The Main AI Class

F.E.A.R. C++ Class Hierarchy

Figure 3: The C++ class hierarchy in F.E.A.R.

Here’s a quick overview of the most important classes that compose the primary CAI character class:

  • The static blackboard is used as a software design pattern to help reduce coupling between the AI sub-systems. It provides a central place for modular pieces of code to store their data.

  • A working memory stores the AI’s observations about the environment. By having this separate world model, the AI can be duped and tricked by the player based on what it knows and senses.

  • The world state is a very simple list of attributes that are used to represent the current situation, as used by the planner to perform its reasoning.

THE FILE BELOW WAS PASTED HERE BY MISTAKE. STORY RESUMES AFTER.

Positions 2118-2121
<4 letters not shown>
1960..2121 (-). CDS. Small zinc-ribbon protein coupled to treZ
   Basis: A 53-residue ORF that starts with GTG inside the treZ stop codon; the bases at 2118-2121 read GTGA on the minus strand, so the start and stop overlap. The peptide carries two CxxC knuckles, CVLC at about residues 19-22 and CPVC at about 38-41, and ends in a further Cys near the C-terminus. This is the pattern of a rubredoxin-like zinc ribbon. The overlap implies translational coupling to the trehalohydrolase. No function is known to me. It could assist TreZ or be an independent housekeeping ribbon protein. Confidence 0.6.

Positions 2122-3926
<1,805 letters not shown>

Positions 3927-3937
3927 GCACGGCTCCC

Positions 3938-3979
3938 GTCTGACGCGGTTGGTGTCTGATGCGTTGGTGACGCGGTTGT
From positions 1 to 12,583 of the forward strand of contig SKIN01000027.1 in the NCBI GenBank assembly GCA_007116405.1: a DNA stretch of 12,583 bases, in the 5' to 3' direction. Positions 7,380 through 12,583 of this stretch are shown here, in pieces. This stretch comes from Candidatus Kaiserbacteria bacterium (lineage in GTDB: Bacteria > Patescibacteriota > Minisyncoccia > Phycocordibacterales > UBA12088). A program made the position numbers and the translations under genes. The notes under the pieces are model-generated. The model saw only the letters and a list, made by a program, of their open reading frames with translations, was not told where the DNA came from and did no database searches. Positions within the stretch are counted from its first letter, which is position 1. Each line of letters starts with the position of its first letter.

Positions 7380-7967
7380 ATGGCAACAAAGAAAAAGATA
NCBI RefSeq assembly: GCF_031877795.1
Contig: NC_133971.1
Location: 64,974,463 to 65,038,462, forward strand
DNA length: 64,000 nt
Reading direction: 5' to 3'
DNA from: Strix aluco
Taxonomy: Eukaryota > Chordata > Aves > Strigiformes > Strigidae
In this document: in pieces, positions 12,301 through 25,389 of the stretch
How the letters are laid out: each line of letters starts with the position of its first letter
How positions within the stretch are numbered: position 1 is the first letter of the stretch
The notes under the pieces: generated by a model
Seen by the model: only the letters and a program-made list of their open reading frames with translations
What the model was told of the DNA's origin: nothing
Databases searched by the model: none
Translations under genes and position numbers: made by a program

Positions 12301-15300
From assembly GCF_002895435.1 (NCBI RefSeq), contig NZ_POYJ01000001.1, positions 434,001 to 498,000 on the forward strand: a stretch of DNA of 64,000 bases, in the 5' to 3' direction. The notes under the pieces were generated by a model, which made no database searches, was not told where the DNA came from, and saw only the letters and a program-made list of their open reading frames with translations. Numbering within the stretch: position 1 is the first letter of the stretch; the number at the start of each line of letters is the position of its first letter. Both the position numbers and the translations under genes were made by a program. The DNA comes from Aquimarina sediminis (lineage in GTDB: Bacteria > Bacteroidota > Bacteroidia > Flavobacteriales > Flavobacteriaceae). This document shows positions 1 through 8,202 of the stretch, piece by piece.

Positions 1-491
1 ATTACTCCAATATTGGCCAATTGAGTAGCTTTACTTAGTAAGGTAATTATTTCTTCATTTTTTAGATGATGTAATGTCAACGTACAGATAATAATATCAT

• The brain stores properties only, like roll distance or grenade throw times.

The remaining classes are a bit more self-explanatory. You’ll find some comments in the code, particularly in the lower-level classes, but be sure to browse around to get the big picture.

Download the AI source code from the SDK in this thread of the forum. Free registration required.

Discussion 15 Comments

Saddist on January 8th, 2008

I loved this edition for your blog, do you plan on following up with more in depth issues for both beginners and advance users? Or will this be the just a post to get people interested and expect them to self study? (Don't get me wrong, of course we have to self study) I just mean, will you follow up this post with more later on?

BrianL on January 8th, 2008